What’s really sad is people leaving food; speaks volumes about the waste of food when so many are hungry. I guess it’s a good thing that someone can get some use from it, so there is no waste. But I think I’d have to be pretty damn hungry to do it myself.

  3. There’s been lots of times I’ve shared food or drinks with a stranger… sometimes they know it, because we’ve just met, sometimes it’s after they’ve left, what’s the difference?

    If I see an unfinished beverage or fries that look good, I’m goin for it.

  4. I know I couldn’t do this now, but when I was young, hungry and busing tables, there were no second thoughts about finishing the food on peoples plates before I carted the remains off to the kitchen. When you are hungry, you do what you have to to keep something in the belly. Aids and other viruses that seem so easy to catch off of other peoples saliva make me think this is an unsafe practise. But maybe if I was longing for some food, I wouldn’t care.

  5. too risky, if someone’s gums are bleeding or if there’s a sharp needle left behind–yuck

    moms have passed on bad things (HIV) to their babies by premasticating food

    not worth the risk table diving for fun

  6. I have to admit that I’m suprised more people aren’t intensely grossed out by this. High fives for open mindedness.

    Some food for thought:

    Table diving doesn’t generally involve eating food that has been premasticated (in regards to one of the things that Tess mentioned), or even touched. When you eat a meal at a restaurant, do you slobber all over your food before eating it? When you eat a slice of pizza, have you even touched the slices in the pie you might not be able to finish? How long do you wait before kissing someone you’ve just met but at romantically interested in?

    Though of course there is risk inherent in this kind of thing, I’d reckon your eyes, ears, and nose can usually accurately tell you if the food is untouched or pre-slobbered. Imagining that someone might be leaving a sharp needle behind in their Thai leftovers sounds like the tales people used to tell about razorblades in Halloween apples–it might have happened once, but it’s not the norm.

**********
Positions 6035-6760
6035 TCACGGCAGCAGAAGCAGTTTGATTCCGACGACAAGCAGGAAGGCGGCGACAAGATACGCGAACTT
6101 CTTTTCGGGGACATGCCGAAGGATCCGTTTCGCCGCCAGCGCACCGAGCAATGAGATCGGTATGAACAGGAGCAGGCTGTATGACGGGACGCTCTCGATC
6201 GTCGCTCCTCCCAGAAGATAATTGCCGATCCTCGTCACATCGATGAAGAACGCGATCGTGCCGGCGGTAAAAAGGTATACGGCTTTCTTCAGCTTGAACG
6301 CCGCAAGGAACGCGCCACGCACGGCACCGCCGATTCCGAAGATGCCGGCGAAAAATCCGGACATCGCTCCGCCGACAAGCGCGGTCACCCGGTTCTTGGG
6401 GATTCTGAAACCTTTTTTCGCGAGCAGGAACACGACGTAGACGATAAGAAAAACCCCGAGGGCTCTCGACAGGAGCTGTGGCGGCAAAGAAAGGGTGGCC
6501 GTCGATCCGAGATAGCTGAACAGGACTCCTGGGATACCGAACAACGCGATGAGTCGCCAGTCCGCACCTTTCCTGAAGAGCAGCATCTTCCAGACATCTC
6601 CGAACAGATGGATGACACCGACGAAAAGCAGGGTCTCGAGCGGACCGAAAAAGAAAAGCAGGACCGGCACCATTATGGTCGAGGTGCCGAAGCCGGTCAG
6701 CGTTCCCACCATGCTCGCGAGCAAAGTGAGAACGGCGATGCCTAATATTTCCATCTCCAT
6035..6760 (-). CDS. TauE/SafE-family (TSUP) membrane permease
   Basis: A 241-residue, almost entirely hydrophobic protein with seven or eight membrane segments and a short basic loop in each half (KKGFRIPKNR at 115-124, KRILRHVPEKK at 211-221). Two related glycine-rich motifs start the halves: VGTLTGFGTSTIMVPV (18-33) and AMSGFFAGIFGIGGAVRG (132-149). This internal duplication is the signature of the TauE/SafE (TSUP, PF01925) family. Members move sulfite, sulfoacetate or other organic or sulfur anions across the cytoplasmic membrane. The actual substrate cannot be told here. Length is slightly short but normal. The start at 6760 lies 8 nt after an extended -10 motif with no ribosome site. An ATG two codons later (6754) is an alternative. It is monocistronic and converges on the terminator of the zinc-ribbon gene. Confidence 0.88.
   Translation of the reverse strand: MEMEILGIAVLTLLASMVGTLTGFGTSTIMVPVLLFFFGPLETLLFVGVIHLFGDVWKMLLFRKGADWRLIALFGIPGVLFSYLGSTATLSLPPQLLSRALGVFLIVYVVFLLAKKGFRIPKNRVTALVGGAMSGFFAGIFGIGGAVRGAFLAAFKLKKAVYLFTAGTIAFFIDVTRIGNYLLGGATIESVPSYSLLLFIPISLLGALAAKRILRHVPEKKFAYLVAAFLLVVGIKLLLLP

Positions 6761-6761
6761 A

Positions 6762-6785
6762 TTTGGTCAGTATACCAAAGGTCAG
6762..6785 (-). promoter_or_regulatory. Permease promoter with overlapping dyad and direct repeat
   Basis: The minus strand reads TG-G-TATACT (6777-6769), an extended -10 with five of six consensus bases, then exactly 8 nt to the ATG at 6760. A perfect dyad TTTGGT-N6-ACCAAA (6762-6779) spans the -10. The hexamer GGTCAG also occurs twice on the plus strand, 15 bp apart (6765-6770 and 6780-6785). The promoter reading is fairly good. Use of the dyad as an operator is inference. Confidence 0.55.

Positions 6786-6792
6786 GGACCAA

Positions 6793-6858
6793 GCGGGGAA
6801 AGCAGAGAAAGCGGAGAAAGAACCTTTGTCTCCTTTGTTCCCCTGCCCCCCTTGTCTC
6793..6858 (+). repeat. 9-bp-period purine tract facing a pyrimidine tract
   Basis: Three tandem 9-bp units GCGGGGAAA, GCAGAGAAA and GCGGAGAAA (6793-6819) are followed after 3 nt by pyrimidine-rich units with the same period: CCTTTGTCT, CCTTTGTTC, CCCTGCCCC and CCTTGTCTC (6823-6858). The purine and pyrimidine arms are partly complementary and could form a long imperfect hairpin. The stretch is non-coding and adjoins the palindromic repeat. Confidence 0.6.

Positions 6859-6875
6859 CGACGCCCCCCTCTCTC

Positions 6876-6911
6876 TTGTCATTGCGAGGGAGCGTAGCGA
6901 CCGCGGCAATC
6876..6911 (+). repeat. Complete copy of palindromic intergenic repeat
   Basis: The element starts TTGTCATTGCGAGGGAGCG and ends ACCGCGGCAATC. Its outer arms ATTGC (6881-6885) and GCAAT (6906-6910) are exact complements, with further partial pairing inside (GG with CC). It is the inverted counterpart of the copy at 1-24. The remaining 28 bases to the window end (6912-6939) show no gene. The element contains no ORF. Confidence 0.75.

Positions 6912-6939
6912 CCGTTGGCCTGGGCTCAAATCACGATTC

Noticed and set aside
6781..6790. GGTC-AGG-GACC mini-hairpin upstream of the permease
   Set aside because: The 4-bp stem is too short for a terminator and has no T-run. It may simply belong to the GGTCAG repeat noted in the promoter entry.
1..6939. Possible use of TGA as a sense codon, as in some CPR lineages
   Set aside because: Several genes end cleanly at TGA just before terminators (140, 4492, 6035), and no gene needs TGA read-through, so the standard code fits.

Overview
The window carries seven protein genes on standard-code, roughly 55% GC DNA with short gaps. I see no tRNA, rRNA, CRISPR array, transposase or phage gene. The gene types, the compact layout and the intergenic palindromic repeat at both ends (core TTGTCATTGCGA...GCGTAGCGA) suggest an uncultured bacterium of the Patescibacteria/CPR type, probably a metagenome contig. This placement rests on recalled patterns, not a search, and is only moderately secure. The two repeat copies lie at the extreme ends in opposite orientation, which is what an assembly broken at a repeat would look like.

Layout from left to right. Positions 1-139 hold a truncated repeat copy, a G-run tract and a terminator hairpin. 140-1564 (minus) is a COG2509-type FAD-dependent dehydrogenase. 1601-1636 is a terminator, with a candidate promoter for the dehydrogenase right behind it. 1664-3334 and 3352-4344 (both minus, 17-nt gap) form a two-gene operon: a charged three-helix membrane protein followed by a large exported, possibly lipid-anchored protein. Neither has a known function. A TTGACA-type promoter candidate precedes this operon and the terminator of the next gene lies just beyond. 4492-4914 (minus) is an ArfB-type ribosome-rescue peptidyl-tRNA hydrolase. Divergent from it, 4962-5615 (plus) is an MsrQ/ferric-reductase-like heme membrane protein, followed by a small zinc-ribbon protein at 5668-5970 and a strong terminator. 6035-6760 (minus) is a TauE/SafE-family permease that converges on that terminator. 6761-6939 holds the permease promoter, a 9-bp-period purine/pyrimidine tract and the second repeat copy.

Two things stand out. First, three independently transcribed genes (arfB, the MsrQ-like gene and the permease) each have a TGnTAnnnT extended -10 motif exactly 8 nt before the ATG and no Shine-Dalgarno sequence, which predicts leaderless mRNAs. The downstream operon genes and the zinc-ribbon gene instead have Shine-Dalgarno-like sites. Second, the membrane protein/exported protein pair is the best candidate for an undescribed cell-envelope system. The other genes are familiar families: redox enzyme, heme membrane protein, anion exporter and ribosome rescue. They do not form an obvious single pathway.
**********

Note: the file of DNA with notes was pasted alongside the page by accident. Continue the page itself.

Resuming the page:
If you’re really worried about being contaminated by a stranger’s spit, I wouldn’t recommend eating at restaurants at all. Ask your friends in the food industry: food gets spit in all the time. It gets dropped and put back on the plate. There are rats and sometimes they walk across all the bread in the bakery (true story, witnessed by the beard while buying a coffee in Koblenz). I don’t even want to tell you what someone once told me he used to do to the pizza dough where he worked.

  7. We used to get intoxicated off the dregs of beer/spirits that people left behind (or while they nipped off to the bogs!).

    Most food left on the plate is untouched, so it’s fine (apart from patrons who’ve passed out and end up face first in pie ‘n’ mash, ’cause they’re probably zombies).

    Stay frugal!

  8. I’ve just started reading this blog and I think you’re wonderful. What you describe is the life I wanted when I was 16, but I was too scared and I did the normal thing. Only the normal thing didn’t work for me at 30, I’m finally getting back on track. I’ve never eaten abondoned resturant food before, but I have done my share of abandoned food. I’ve found that horrible marketing disasters are what often get thrown away. I ate Hickory smoked tofu for about year because the health food store kept throwing it away. It’s as horrible as it sounds. If you are ever passing through Trier drop me a line, I’m a US Airman stationed near there. My wife makes an amazing capachino and I could listen to your story for hours.